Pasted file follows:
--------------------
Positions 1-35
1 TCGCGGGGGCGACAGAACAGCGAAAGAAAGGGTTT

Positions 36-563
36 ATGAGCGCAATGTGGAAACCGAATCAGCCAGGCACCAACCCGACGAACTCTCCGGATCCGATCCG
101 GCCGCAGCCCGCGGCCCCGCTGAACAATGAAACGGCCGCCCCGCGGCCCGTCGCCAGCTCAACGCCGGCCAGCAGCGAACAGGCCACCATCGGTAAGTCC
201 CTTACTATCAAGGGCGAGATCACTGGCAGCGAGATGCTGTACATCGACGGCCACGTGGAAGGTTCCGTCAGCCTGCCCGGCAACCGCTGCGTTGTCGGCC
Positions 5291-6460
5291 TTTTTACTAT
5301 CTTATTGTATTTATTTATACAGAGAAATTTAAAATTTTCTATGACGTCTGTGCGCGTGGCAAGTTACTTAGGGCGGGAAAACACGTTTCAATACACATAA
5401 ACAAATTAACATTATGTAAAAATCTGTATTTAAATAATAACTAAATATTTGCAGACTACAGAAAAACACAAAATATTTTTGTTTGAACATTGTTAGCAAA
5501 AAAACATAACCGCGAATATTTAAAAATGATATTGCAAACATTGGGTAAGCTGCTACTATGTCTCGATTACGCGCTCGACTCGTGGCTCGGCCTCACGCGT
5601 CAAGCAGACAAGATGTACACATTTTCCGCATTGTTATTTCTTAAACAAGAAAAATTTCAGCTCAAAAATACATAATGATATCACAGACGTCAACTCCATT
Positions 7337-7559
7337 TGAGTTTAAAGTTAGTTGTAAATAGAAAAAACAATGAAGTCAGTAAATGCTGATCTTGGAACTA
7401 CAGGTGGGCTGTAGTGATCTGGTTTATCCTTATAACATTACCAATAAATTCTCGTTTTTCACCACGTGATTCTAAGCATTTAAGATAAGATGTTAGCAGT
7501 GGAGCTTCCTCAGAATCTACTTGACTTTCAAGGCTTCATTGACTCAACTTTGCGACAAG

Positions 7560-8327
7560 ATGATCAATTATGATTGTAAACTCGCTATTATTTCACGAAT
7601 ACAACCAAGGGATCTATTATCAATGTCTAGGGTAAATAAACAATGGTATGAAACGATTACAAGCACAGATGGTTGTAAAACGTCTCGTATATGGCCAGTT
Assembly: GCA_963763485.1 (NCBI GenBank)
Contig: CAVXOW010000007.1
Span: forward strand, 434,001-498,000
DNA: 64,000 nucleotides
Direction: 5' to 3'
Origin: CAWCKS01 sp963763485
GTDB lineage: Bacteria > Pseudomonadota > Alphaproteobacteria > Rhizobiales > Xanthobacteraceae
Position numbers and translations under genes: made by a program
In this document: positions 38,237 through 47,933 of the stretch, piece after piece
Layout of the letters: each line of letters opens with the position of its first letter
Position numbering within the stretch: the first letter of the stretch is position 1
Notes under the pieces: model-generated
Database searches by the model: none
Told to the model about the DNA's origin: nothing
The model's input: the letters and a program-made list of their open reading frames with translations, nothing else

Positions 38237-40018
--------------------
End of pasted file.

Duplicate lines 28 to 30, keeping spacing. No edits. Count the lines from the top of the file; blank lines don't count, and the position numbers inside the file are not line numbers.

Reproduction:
In this document: positions 38,237 through 47,933 of the stretch, piece after piece
Layout of the letters: each line of letters opens with the position of its first letter
Position numbering within the stretch: the first letter of the stretch is position 1